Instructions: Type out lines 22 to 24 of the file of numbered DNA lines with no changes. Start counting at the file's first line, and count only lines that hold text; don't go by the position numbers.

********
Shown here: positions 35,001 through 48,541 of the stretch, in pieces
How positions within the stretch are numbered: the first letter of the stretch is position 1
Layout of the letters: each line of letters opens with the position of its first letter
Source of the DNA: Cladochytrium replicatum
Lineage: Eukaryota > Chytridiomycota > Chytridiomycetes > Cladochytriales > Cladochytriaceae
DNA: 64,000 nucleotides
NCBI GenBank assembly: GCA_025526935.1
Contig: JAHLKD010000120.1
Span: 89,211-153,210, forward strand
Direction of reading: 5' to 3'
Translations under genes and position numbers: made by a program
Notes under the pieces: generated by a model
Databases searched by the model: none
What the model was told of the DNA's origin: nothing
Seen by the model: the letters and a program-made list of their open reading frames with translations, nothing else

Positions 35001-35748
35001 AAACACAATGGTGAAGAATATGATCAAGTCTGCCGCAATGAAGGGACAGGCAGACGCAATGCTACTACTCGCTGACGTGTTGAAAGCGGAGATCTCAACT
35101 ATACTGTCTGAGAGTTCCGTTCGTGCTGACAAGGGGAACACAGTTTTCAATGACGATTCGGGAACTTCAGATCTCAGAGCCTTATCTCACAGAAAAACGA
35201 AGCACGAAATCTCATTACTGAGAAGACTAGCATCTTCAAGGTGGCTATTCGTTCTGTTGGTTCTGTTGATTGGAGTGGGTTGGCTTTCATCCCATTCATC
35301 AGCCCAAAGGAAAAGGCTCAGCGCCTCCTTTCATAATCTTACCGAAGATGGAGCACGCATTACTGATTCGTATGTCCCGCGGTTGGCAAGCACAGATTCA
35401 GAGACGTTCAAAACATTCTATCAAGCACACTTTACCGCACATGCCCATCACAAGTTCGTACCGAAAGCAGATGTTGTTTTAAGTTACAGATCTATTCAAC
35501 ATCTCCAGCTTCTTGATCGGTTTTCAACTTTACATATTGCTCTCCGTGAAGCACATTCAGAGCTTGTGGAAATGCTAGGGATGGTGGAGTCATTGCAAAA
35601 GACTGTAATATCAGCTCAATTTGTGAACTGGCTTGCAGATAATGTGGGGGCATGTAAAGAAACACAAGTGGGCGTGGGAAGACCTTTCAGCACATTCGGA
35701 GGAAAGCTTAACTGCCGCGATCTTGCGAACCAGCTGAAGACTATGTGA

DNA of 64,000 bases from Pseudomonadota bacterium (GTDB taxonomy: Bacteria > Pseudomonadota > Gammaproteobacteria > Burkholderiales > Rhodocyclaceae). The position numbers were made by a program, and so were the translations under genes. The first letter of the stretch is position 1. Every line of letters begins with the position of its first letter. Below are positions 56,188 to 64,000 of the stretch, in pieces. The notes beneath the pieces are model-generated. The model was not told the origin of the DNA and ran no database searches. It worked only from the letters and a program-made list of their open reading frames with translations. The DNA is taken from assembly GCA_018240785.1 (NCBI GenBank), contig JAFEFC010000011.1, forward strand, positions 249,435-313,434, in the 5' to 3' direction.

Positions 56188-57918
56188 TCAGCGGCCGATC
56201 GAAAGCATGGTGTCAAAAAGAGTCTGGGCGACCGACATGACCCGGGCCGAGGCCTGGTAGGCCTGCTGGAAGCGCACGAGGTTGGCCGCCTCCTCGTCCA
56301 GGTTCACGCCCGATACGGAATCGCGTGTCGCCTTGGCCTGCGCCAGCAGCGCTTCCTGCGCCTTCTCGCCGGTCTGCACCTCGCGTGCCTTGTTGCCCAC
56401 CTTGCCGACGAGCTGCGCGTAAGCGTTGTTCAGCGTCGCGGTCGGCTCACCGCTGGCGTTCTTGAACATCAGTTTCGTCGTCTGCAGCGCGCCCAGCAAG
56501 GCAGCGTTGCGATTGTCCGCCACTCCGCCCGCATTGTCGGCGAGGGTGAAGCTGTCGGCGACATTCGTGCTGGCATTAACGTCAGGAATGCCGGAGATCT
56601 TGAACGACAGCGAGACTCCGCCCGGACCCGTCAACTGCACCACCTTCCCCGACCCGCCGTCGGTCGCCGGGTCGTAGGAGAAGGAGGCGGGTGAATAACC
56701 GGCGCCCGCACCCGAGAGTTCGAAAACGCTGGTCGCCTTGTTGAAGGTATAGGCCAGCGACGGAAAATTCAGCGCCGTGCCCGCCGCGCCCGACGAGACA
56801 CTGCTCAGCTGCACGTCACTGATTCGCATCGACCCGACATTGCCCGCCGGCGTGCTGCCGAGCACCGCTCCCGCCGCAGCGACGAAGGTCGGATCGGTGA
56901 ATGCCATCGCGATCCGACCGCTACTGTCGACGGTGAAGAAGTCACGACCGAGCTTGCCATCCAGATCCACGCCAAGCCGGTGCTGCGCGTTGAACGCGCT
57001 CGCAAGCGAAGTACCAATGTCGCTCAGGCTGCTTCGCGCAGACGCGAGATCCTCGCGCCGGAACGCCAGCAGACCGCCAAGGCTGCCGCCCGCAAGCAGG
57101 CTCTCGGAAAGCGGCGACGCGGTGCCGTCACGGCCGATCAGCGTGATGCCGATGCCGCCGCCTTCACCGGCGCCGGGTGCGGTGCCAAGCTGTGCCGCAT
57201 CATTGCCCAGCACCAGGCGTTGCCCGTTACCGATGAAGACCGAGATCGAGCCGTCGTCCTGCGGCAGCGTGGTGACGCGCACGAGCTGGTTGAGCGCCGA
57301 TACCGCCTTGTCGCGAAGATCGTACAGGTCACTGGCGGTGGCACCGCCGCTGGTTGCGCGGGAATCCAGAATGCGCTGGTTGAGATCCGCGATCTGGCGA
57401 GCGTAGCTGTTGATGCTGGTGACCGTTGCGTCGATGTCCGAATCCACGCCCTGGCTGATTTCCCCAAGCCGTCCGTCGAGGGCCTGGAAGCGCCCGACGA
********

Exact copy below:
35501 ATCTCCAGCTTCTTGATCGGTTTTCAACTTTACATATTGCTCTCCGTGAAGCACATTCAGAGCTTGTGGAAATGCTAGGGATGGTGGAGTCATTGCAAAA
35601 GACTGTAATATCAGCTCAATTTGTGAACTGGCTTGCAGATAATGTGGGGGCATGTAAAGAAACACAAGTGGGCGTGGGAAGACCTTTCAGCACATTCGGA
35701 GGAAAGCTTAACTGCCGCGATCTTGCGAACCAGCTGAAGACTATGTGA